TFIB: With that being the inspiration, the starting point, where did Snarkitecture come into this process, and how did you work together as mentors and the mentee?
AM: This is the second year that Snarkitcture has worked as mentor with Lexus Design Award, and the process starts in November, we look at something like 1200 designed which are paired down to the 12 in the room, including four prototype winners. Out of all of those we selected Hiroto’s project to mentor. There’s something about the simplicity and reduction of it, and kind of, the poetic quality. As soon as you see the interaction, your movement, your interaction effects the outcome of the piece, I think that was something that was really appealing to us, that it was engaging.
Through a series of Skype calls, emails, and an in-person meeting, Hiroto visited us at our studio in New York, we worked with him over three to four months to refine the design. In some ways the final result, these pieces are quite similar to the pieces he presented in November. It was much more about guiding and steering his vision and helping him to present it here at Milan Design Week, Lexus, and also as a commercial opportunity. Which was it going to be? A consumer product, or an installation, or an architectural material, which I think was really the direction he’s interested in pursuing.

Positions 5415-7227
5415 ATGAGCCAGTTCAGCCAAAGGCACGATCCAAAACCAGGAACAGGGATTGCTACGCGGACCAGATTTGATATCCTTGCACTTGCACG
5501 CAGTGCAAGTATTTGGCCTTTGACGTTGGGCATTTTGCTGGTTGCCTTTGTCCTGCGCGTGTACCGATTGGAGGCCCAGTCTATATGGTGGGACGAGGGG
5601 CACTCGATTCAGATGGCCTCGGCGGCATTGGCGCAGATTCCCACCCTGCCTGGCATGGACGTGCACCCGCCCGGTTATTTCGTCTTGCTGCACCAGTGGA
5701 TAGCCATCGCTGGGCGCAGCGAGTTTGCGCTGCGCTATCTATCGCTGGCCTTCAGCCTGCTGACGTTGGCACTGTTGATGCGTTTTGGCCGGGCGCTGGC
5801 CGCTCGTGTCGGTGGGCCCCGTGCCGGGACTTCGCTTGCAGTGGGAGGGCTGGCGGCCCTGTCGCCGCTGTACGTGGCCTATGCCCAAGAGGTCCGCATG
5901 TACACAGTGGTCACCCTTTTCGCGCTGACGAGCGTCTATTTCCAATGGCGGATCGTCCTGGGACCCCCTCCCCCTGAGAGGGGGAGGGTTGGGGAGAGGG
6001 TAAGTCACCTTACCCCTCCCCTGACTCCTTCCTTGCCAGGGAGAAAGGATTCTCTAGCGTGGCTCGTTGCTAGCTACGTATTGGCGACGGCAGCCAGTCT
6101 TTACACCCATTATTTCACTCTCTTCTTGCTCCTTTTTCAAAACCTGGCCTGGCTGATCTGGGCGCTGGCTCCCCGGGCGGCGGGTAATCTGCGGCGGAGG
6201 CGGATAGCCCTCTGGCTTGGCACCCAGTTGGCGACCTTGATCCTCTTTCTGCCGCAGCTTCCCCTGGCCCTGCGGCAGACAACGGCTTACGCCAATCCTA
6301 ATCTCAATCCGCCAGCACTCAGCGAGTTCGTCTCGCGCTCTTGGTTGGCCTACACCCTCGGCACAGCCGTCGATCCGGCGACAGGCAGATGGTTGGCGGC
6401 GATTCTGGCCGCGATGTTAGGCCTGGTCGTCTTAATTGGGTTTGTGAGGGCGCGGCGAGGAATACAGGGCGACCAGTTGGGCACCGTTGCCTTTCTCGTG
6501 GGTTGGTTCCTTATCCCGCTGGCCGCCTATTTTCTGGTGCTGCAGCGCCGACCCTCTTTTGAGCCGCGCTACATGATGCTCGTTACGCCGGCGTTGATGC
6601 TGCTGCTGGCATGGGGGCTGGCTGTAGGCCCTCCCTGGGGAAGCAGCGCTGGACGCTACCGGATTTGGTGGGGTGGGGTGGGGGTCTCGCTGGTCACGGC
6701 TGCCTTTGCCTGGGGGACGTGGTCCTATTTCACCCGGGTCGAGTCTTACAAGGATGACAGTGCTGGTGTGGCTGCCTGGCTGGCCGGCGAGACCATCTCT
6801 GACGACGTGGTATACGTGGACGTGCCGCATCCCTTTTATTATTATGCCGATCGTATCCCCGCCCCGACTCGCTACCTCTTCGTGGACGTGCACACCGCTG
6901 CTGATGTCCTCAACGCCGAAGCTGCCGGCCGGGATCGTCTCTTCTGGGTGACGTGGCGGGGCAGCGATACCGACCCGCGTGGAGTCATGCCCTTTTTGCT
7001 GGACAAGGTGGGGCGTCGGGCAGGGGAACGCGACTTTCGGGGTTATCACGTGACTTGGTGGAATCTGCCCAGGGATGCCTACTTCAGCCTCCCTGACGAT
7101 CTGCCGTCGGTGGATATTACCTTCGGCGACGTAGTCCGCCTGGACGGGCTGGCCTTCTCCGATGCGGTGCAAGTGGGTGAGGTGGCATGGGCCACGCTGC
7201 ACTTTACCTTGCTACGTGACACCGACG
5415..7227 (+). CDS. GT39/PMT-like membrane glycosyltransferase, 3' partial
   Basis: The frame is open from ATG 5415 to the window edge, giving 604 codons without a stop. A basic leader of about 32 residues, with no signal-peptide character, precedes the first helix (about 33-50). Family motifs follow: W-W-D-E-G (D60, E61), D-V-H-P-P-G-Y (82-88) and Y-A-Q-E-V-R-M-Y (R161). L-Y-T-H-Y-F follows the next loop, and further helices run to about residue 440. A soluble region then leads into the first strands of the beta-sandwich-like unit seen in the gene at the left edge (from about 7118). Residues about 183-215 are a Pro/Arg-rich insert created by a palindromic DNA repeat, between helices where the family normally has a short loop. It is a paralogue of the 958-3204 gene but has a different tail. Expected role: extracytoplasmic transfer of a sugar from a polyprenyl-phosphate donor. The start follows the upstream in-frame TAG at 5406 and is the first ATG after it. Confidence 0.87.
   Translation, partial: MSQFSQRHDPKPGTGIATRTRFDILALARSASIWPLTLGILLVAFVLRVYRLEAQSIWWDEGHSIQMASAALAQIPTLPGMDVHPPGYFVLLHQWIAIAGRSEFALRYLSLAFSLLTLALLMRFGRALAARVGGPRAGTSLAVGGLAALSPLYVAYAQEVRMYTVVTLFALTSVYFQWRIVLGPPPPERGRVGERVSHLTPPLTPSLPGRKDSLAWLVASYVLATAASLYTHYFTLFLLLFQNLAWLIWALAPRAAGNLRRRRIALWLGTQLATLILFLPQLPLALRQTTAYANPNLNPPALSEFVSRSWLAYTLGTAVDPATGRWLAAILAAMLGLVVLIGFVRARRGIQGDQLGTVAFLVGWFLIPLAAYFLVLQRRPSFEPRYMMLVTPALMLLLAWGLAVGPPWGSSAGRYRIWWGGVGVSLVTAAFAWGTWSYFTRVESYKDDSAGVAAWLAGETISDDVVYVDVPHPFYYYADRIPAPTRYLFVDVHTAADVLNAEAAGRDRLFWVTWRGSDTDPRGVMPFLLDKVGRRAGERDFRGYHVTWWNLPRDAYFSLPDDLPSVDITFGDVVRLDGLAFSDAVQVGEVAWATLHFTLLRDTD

TFIB: Horito, do you think of this as more of an art or an architecture piece? I know that this is something referenced in what Snarkitecture does, do you think it to be one or the other or somewhere in-between?
HY: This is a very difficult question, but using Pixel in very large scale is very key to the whole message, and to how people interact with the work. So in the end, it might be architectural, by having people walk behind it or walk past it, it will end up being like an installation as well, so it’s a play on both.
TFIB: With that point on scale, can the size of the Pixel elements change? Would you make them bigger? Or is this is the set scale and the Pixels get more numerous?
HY: The original, the standard size, is what you see on the wall. But of course you can scale it down, you can scale it up, but what’s very important is having that same form, the same dimensions.
TFIB: And with the form itself, is there anything special about it? Is it the way the light is refracting, is that why the form is the way it is?